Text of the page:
Affiliates of China Petrochemical Corp. (Sinopec) are acquiring a 15% interest in Progress Energy Canada Ltd.’s gas reserves in northeast British Columbia (BC) and in the proposed Pacific NorthWest LNG Ltd. (PNW LNG) export terminal on Canada’s West Coast.
Articles from Progress
Pacific Gas and Electric Co. (PG&E) late last Friday filed its second annual report to state regulators summarizing its progress on current and future work aimed at improving its natural gas system’s safety as mandated by a state law (SB 705) passed in 2011 in response to the 2010 San Bruno transmission pipeline failure. Under its pipeline safety enhancement plan, PG&E told the California Public Utilities Commission that it has strength-tested 456 miles of its 6,750-mile gas transmission pipeline system. The utility said its has installed 76 automated shutoff valves on critical parts of the system while validating the safe operating pressure for the entire system. In addition, the utility said it is pursuing an internationally recognized gas safety certification for its system called “Publicly Available Specification (PAS) 55”; it also has established an employee-led company wide, grassroots safety committee to promote safe work habits, best practices and open communications; and it has a new Corrective Action Program to collect and act on gas system issues and ideas though a central internal company processing center. In addition, PG&E said its ongoing gas safety plan overall has been reviewed by several outside parties and includes input from employees at all levels of the PG&E gas operations organization.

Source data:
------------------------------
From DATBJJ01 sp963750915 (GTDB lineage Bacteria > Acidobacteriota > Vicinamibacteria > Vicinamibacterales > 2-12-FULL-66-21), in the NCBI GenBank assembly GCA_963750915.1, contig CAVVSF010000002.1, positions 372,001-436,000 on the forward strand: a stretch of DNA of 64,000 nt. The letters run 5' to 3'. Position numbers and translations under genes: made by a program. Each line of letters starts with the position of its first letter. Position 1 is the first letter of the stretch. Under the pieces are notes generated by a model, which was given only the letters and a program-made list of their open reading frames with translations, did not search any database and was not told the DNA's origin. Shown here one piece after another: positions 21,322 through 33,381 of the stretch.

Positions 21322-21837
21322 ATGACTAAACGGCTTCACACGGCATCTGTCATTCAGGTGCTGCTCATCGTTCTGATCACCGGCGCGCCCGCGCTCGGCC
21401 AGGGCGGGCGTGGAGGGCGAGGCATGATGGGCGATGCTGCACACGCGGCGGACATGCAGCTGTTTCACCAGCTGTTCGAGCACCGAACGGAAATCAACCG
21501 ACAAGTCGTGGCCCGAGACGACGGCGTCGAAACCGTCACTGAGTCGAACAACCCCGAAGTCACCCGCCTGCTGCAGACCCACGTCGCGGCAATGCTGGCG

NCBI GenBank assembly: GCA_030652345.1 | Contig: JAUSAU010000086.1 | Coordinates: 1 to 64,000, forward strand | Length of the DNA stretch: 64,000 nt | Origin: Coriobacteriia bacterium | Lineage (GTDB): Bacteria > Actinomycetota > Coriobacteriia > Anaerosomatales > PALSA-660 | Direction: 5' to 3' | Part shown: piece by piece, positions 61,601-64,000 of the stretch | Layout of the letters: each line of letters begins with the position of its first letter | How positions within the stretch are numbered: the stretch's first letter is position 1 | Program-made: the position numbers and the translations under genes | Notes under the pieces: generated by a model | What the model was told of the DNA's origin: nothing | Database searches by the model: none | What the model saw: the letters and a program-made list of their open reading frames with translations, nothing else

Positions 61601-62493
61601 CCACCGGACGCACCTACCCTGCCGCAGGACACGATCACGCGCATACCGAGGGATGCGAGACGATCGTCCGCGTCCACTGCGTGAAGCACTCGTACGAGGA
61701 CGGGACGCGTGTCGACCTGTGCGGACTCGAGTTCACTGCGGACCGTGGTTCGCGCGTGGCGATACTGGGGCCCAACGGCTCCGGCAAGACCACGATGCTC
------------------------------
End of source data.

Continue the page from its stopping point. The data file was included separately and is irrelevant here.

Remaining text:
Global liquefied natural gas (LNG) supplies are tight and expected to remain so for a while as liquefaction projects in progress wrestle with delays and those being planned face an environment of escalating costs. However, there is plenty of gas to liquefy in Australia, the United States (thank you, shales) and elsewhere. And there’s growing demand as gas is becoming the “fuel of choice” around the world.
Global liquefied natural gas (LNG) supplies are tight and expected to remain so for a while as liquefaction projects in progress wrestle with delays and those being planned face an environment of escalating costs. However, there’s plenty of gas to liquefy in Australia, the United States (thank you, shales) and elsewhere. And there’s growing demand as gas is becoming the “fuel of choice” around the world.
Booming shale plays in the United States have proved to be more than transformational domestically, according to Jeff Welch, head of North American Gas for EDF Trading North America — they are having “mind-boggling” implications worldwide.
The U.S. Environmental Protection Agency’s (EPA) independent Science Advisory Board (SAB) has formed a Hydraulic Fracturing Research Advisory panel of independent experts to peer review the EPA’s 2014 draft report of results for its national study on potential health and environmental impacts of hydraulic fracturing on drinking water resources. EPA said the SAB panel will provide scientific feedback on EPA’s research in “an open and transparent manner.”
New Jersey Natural Gas (NJNG) is making progress in restoring natural gas service, but of the 33,000 customers that were impacted by Superstorm Sandy, the distributor was unable to estimate how many have had their gas service reinstated so far.
An official with the U.S. Environmental Protection Agency (EPA) said a progress report on its study of the potential impacts of hydraulic fracturing (fracking) on drinking water should be issued before the end of the year, and the final report published in 2014.